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Monday, April 16, 2012

[Earth Day Edition] Recycling Electronic Devices

ecoATM at NFM.
Being green is not always the easiest and most convenient thing to do. You have the casual person that recycles: newspapers, aluminum cans, mulches the lawn and other easy to do’s. Then there is the extreme with the alternate fuel car and house with everything in it such as geo-thermal heating systems. When it comes to electronics; computers, mobile devices, televisions and other gadgets, most of us think to just throw them in the trash. That isn't the case anymore.

Recently, I purchased a new iPhone from Nebraska Furniture Mart (NFM), a local mega store, and noticed what looked like a vending machine where you can recycle your old phone. Important to note, I would recommend resetting your phone back to the factory settings before selling any phone. Once I reset my iPhone, I went through the prompts on the Automated eCycling stations' (ecoATM) screen. Questions included: the make, model and space capacity. It was pretty simple steps to go through; however, the last screen I could not get to work. I spoke with a NFM sales representative about using the machine, who informed me that they have to enter their sales ID number; since, it gives you an in-store credit. The NFM rep also needed to determine the condition (if it works). After that, she plugged it into the ecoATM which stated how much the phone is worth and gives you an in-store credit. I had the original 8g iPhone, which was worth about $20.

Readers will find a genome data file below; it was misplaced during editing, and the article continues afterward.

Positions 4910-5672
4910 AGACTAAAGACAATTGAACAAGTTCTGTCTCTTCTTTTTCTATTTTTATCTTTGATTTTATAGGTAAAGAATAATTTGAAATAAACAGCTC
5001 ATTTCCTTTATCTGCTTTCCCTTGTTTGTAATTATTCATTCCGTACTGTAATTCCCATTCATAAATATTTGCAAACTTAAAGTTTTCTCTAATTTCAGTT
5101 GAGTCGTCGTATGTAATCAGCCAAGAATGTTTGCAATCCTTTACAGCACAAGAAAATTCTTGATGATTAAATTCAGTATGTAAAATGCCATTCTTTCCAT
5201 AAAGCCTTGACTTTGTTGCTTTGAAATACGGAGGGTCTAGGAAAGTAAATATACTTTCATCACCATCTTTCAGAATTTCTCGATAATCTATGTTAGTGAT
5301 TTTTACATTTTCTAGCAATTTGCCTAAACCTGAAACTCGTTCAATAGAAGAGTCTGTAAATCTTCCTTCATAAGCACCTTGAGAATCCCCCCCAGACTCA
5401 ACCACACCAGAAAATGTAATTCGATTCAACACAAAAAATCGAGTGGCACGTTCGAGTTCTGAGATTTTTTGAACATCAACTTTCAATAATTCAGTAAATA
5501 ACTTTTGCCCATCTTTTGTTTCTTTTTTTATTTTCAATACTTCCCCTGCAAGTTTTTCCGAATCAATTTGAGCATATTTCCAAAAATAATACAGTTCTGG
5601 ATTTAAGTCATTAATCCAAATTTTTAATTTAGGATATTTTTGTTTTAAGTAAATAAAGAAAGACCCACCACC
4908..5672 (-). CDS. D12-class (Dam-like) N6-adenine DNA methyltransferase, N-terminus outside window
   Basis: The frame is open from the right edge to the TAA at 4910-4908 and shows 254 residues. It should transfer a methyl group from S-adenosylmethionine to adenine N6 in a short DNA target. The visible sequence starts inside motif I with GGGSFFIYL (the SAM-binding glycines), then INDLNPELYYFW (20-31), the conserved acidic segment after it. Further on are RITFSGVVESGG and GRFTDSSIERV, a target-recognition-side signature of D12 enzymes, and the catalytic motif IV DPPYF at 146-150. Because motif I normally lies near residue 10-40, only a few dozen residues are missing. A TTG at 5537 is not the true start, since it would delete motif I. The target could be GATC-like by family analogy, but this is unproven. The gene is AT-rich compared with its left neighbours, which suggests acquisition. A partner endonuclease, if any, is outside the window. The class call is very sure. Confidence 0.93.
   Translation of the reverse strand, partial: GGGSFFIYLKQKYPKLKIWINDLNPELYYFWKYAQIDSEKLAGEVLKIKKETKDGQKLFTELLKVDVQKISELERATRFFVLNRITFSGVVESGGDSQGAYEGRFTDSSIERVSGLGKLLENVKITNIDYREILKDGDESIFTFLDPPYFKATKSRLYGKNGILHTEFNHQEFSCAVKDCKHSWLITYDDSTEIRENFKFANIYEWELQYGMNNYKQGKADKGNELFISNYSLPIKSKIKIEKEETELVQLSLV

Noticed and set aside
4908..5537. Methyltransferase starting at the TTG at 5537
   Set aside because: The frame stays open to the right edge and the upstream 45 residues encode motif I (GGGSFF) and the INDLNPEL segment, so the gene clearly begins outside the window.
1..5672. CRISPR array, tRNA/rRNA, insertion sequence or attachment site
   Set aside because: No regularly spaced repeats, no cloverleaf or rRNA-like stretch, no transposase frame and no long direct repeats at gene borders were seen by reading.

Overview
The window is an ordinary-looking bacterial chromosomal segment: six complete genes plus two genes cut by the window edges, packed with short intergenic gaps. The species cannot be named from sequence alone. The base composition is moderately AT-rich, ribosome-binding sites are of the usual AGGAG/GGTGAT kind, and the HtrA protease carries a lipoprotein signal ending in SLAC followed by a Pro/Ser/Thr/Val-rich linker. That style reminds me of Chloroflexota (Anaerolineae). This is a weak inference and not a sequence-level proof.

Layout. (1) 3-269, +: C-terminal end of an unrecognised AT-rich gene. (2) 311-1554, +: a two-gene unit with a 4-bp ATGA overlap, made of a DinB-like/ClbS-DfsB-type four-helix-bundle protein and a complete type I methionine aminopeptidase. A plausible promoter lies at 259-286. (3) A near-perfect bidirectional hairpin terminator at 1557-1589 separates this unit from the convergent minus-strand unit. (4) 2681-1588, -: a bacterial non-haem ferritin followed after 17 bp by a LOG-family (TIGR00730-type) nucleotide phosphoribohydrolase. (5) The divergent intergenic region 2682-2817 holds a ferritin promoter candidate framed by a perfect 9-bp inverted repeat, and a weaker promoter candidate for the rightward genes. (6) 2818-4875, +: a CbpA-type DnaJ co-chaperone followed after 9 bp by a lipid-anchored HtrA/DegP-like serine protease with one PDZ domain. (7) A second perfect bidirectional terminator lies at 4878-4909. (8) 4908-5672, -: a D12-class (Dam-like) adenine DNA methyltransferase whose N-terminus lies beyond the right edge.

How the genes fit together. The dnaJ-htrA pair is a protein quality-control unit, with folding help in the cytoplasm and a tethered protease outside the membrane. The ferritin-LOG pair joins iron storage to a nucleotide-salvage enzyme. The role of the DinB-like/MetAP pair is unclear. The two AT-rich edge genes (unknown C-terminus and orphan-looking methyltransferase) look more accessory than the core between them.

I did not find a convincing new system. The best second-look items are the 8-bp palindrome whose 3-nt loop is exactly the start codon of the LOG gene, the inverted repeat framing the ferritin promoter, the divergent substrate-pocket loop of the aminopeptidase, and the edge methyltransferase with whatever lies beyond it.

There are other places in which you can cash in old mobile devices. Gazelle is a website that will pay you for your old smart phones and other devices. You can go to their website At the site, enter the device information to get a quote; ship the device to Gazelle; and they will send you the funds. Best Buy will take a variety of electronics in which you can receive an in-store credit. I took an old tube monitor to Best Buy. I had to pay $10 because of the tube but received a $10 store credit. These are just a couple of the websites and local vendors that will take used electronics. I have seen a few companies that will charge you a disposal fee but there are many free services, too. Check out the National Center ElectronicsRecycling (NCER) for additional information regarding recycling.

So, before you toss old or broken electronic equipment in the trash remember to recycle and make a difference.

In celebration of the 42nd anniversary of Earth Day population-we™ staffers will celebrate our love for planet earth with green posts the entire month of April! Thanks for reading our third Earth Day post. 
- population-we blog post by Brian Brown 
© 2012 population-we, LLC
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